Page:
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Reflux - Manually Triggering Actions

4:18 React lesson by

Reflux actions don't need to be used within React components, you can trigger them from anywhere. John demonstrates this concept by extracting the actions away and then invoking them through jquery.

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egghead.io

Reflux actions don't need to be used within React components, you can trigger them from anywhere. John demonstrates this concept by extracting the actions away and then invoking them through jquery.

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Tristan

I find this interesting, as I've been attempting to convert over the flux app example over to reflux and this was one of the really interesting parts about it I found.

here's my working version https://github.com/darcnite3000/egghead-react--re-flux-example

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Dean

I'm curious why, in the first part of the video, you are are just setting message via direct assignment rather than using setState ?

In reply to egghead.io

Using Reflux you don't have to use any sort of react events to trigger actions. You can just manually trigger them from anywhere. I'm going to start this example up using an initial state which returns a message of initial state, which renders right here. You can see it shows in the browser.

I'll create our actions. Just var-action is reflux.createActions with an array of strings of one, two, and three. To hook these actions up to the store I will go down and say listenables, which is an array, which takes my actions.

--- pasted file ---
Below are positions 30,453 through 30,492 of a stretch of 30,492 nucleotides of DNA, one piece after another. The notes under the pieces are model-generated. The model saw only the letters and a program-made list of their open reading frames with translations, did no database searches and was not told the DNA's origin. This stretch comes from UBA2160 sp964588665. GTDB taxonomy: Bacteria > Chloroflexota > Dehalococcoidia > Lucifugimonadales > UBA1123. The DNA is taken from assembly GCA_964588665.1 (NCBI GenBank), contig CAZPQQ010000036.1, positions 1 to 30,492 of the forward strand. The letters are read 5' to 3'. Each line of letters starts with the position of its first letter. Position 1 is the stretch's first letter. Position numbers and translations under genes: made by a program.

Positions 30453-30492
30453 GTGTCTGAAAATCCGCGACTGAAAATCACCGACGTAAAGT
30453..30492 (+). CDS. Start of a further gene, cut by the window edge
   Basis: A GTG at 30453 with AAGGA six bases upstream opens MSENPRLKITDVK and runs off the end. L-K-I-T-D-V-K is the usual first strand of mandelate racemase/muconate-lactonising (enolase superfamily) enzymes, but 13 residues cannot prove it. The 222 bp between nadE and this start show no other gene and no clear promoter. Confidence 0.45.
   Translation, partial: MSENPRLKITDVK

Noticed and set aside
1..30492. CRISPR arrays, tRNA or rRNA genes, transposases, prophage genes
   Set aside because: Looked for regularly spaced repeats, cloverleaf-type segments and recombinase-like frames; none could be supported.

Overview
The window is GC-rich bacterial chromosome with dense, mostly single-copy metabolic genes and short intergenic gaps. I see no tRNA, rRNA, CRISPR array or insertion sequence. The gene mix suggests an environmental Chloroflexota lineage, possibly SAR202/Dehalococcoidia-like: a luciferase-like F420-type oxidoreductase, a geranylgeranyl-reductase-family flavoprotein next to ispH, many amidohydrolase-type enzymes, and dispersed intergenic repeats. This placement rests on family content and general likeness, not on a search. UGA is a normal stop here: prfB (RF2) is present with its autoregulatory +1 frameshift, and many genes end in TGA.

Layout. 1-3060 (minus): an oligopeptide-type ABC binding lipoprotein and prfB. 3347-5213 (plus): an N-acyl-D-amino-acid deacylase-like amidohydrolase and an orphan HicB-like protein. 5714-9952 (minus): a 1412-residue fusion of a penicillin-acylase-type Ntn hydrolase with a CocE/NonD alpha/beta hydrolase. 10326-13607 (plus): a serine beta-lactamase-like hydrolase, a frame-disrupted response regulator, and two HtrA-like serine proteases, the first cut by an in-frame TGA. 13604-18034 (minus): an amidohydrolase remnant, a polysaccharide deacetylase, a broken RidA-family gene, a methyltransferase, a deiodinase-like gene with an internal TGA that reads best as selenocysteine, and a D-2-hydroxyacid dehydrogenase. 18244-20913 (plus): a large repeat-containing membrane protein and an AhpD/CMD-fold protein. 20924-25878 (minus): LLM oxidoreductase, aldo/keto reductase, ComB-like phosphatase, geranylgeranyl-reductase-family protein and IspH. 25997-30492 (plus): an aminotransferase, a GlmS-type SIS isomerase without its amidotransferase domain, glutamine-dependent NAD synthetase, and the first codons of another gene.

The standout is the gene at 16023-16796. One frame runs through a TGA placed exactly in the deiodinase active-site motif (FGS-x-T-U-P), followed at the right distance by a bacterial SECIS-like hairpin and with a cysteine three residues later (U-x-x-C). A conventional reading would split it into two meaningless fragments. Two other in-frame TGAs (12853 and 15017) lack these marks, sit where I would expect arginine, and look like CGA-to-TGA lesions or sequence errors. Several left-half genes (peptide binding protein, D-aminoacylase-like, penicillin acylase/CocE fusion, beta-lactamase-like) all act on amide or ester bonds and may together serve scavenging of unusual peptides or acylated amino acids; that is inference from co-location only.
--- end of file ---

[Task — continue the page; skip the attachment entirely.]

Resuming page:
Then I can just create the handles which look like on one and this .trigger which we'll do to this .setstate on my component, so the message is just one triggered. Then I can duplicate this guy and make on two and say two triggered and on three and three triggered.

Now all I have to do is say actions.one and invoke it, and you can see in the browser it will say one triggered. This is because my actions one triggered on one which sent the message of one triggered down into the component this.state.message and rendered it out.

I'll go ahead and delete actions.one. Just to show all these actions are working, I'll do some set timeouts. Set timeout passing the actions.one function. After one second duplicate this, actions.two, two seconds and actions.three, three seconds.

When the browser saves and refreshes after one second, two seconds, three seconds, you can see each of them are triggered. Now that we're calling all of these manually, let's move them into another file. I'll create a new JavaScript file and name it actions.js.

Basically I'm going to copy and paste or cut and paste these actions into my actions file. I'll use module.exports and just export my actions. Because I do have Reflux in here, I will require Reflux as well. Then I'll just go ahead and require my actions, so var-actions=require actions. Then everything will work just like it did before.

Just to demonstrate you can call these from absolutely anywhere, I'll go ahead and create another file, another JavaScript file, and we'll just call it something else. I'll require jQuery this time. Then I'll also require our actions. Then I'll just switch over to our HTML, set up a button with an id of button.

I can trigger actions too, so now we'll have a button that says, "I can trigger actions too." I'll click on it, and nothing happens. But when I switch over to my something else I'll set up a jQuery, look up the id button, set up a click handler which will just take the event and use an arrow function to call actions.one.

Then switch over to my app and require something else. You can see that once these are finished I can now start clicking on the button, and I'll get one triggered. This is because it's calling one. If I switch it to two, now I can trigger the two action. There's no reactant here. It's just jQuery firing an action which is being handled in the store.

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Joel's Head
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